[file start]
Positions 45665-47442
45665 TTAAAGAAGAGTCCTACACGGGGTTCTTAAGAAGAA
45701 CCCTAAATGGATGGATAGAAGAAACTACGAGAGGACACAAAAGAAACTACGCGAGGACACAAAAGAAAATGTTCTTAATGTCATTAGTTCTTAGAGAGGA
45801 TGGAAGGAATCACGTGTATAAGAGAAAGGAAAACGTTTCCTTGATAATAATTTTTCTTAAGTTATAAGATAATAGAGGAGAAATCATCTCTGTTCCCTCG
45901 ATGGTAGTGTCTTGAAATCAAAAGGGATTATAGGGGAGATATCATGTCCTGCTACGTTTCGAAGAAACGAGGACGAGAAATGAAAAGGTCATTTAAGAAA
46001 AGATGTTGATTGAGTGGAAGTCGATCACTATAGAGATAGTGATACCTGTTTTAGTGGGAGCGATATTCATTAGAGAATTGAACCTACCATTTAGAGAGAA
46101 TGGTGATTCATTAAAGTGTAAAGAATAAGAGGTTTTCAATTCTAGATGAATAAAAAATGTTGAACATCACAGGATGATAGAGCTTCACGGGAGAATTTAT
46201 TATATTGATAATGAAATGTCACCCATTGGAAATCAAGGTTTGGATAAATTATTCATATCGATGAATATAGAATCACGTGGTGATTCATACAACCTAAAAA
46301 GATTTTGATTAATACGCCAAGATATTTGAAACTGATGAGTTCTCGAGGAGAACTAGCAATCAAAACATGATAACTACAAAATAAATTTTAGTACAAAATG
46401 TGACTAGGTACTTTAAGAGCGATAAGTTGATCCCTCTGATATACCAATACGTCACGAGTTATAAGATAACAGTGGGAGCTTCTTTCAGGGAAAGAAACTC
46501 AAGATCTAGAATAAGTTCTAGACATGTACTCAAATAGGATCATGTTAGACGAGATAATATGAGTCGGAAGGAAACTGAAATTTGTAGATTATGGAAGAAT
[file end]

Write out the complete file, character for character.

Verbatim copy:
Positions 45665-47442
45665 TTAAAGAAGAGTCCTACACGGGGTTCTTAAGAAGAA
45701 CCCTAAATGGATGGATAGAAGAAACTACGAGAGGACACAAAAGAAACTACGCGAGGACACAAAAGAAAATGTTCTTAATGTCATTAGTTCTTAGAGAGGA
45801 TGGAAGGAATCACGTGTATAAGAGAAAGGAAAACGTTTCCTTGATAATAATTTTTCTTAAGTTATAAGATAATAGAGGAGAAATCATCTCTGTTCCCTCG
45901 ATGGTAGTGTCTTGAAATCAAAAGGGATTATAGGGGAGATATCATGTCCTGCTACGTTTCGAAGAAACGAGGACGAGAAATGAAAAGGTCATTTAAGAAA
46001 AGATGTTGATTGAGTGGAAGTCGATCACTATAGAGATAGTGATACCTGTTTTAGTGGGAGCGATATTCATTAGAGAATTGAACCTACCATTTAGAGAGAA
46101 TGGTGATTCATTAAAGTGTAAAGAATAAGAGGTTTTCAATTCTAGATGAATAAAAAATGTTGAACATCACAGGATGATAGAGCTTCACGGGAGAATTTAT
46201 TATATTGATAATGAAATGTCACCCATTGGAAATCAAGGTTTGGATAAATTATTCATATCGATGAATATAGAATCACGTGGTGATTCATACAACCTAAAAA
46301 GATTTTGATTAATACGCCAAGATATTTGAAACTGATGAGTTCTCGAGGAGAACTAGCAATCAAAACATGATAACTACAAAATAAATTTTAGTACAAAATG
46401 TGACTAGGTACTTTAAGAGCGATAAGTTGATCCCTCTGATATACCAATACGTCACGAGTTATAAGATAACAGTGGGAGCTTCTTTCAGGGAAAGAAACTC
46501 AAGATCTAGAATAAGTTCTAGACATGTACTCAAATAGGATCATGTTAGACGAGATAATATGAGTCGGAAGGAAACTGAAATTTGTAGATTATGGAAGAAT